Hybrid vehicles in the modern era were developed with a strong primary goal to increase fuel efficiency in the North American market. Over the last 15 years, this market has expanded from zero sales to as high as 3% of total US sales. Most recently, the portfolio of competitive offerings with HEV propulsion systems has grown even more to about 30 models on sale today. Some interesting features and attributes have evolved thru this wider array of products giving the customer much more choice of which characteristics to select to match their needs. Ford�s 3rd generation HEV system will be offered for sale this fall. With it, we have continued our focus on the Fuel Efficiency as the driving force for our efforts. The overall process for the system engineering and some of the relevant subsystem and component contributors to the Fuel Efficiency improvement reflected in the 2013 Model Year Fusion and CMAX Hybrids will be presented. Presenter Charles Gray, Ford Motor Co.
: Fiber Placement equipment has historically been very large and very expensive. Therefore, the AFP process has been mostly exclusive to the larger aerospace companies of the world. In order to achieve more widespread use of the AFP process, a wider variety of machine configurations must be offered and cost of the equipment must be decreased. Commercially available, articulated robotic arms have been identified as an attractive, low cost option for AFP machine platforms. However, incorporating AFP material delivery technology with robotic arms has many challenges. These challenges relate to both hardware and software issues. This presentation will address the technical challenges of using robots as a machine platform for the AFP process and review the current status of this composites lamination equipment technology. Presenter Frederic Challois, Coriolis Composites
Edgewater Computer Systems Inc. product RTEdge Platform 1.2 is a software toolset supporting proof based engineering, implementation and deployment of software components, built using the RTEdge AADL Microkernel modeling subset. This is a small subset of the AADL component model and execution semantics, covering threads and thread-groups communicating solely through asynchronous event ports and through explicitly shared data ports. Threads behavior is expressed as state machines and dispatch run time semantics is encoded in a Run-time Executive, enforcing pre-emptive priority dispatch based on statically assigned event priorities, with ceiling priority protocol access to shared data. This simple AADL microkernel semantic core can support all dispatch policies, communication and synchronization mechanisms of a fully fledged AADL run time environment, permitting the systematic use of the RTEdge static analysis tools for AADL compliant software components.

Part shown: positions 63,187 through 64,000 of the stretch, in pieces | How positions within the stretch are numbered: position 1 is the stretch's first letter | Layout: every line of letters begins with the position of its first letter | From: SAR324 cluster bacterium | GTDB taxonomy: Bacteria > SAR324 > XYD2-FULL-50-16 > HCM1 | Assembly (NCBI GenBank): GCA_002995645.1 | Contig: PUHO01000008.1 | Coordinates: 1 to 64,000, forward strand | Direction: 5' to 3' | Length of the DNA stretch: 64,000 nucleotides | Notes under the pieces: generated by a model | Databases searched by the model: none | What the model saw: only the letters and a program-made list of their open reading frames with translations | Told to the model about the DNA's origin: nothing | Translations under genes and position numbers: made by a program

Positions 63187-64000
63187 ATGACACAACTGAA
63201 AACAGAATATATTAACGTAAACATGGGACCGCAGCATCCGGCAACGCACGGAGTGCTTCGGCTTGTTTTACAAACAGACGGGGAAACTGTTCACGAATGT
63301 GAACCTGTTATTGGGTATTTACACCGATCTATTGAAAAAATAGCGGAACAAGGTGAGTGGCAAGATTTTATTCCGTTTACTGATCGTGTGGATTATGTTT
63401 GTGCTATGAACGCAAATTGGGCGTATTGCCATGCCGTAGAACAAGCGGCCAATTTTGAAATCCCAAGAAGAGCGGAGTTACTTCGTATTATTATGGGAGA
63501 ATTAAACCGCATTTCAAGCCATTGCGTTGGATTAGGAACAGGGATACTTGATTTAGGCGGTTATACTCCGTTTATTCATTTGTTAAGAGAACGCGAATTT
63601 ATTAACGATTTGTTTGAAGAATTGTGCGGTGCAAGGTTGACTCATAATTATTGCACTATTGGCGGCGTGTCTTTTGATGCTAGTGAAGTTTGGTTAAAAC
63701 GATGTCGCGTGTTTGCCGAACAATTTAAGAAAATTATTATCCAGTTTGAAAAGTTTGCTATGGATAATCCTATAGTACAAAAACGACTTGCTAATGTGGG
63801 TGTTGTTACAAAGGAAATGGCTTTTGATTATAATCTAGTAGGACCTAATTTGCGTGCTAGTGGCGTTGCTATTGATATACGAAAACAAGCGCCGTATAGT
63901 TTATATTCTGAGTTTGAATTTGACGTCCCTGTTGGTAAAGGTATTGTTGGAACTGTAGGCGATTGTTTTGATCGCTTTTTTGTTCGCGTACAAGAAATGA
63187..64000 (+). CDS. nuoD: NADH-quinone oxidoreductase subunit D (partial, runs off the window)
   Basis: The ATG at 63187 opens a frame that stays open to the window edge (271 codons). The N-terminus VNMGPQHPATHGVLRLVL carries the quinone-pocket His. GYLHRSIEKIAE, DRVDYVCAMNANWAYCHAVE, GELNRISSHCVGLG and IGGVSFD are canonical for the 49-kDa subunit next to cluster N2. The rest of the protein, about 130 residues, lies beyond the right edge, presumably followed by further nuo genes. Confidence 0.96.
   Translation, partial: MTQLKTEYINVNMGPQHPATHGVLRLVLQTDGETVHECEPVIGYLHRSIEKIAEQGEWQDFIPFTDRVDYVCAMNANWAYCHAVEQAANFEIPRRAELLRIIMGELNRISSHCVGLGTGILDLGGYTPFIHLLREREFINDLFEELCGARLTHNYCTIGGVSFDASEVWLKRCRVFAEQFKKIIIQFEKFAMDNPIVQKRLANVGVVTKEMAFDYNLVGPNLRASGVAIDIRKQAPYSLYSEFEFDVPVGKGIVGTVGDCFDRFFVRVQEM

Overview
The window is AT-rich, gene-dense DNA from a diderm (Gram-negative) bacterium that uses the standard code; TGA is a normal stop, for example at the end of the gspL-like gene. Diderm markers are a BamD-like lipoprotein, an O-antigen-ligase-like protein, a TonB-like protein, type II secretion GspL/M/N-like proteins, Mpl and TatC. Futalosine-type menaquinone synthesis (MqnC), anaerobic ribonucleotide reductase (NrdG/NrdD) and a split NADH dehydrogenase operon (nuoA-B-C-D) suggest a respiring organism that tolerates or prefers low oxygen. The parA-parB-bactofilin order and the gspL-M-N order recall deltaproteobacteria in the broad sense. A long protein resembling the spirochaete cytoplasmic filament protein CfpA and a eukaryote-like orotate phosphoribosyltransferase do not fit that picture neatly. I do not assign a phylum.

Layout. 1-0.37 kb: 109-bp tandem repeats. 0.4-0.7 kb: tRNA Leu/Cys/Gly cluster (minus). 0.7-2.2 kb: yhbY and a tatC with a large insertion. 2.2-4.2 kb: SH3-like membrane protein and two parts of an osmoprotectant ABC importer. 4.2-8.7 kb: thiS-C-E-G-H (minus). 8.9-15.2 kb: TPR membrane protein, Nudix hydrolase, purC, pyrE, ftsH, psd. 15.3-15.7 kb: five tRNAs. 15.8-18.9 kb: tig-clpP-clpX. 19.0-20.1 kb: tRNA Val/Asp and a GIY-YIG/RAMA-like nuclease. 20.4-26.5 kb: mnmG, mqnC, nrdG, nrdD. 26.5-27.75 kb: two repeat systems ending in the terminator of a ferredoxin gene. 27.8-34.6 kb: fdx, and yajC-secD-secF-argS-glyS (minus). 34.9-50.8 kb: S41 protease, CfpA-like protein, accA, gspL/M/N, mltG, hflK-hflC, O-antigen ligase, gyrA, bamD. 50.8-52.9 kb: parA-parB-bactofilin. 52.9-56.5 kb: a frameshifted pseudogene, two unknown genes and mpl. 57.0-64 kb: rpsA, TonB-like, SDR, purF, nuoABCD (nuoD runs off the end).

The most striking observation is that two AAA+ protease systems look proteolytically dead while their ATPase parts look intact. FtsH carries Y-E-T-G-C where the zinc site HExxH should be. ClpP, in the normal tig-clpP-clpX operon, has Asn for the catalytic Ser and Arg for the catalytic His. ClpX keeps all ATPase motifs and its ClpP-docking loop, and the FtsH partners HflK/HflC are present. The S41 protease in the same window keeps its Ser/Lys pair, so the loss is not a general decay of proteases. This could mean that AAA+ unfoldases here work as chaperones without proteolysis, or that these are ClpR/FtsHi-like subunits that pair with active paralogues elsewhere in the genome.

With the increase of functions in the next generation of aircrafts, it has become very important to address reconfigurability. The bottom line is that space and weight available for critical computers in an aircraft remain mostly unchanged. These new functions imply more computation power and so more redundant elements for safety. CPU power has been increased but the latest evolution with the new multi-core CPU's introduces additional difficulties in terms of certification. IMA first generation was the first answer to address some of these problems by enabling the concentration of several certified critical functions in the same physical computer. However, up to now, such implementations were very static and did not scale very well with the increase of functions need for the next generation aircraft. That?s why the avionics industry is looking for improvement of existing solutions and must work on what would be the next generation of IMA (IMA-NG).
The use of Engine Health Management (EHM) systems has been growing steadily in both the civilian and the military aerospace sectors. Barring a few notable exceptions (such as certain temperature and thrust margin monitoring) regulatory authorities around the world have not required these systems to be certified in any way. This is changing rapidly. New airframes and engines are increasingly being designed with the assumption that EHM will be an integral part of the way customers will operate these assets. This leads to a need for better guidelines on how such systems should be certified. The SAE E-32 committee on Propulsion System Health Monitoring is leading an industry-wide effort to develop a set of guidelines for certifying EHM systems.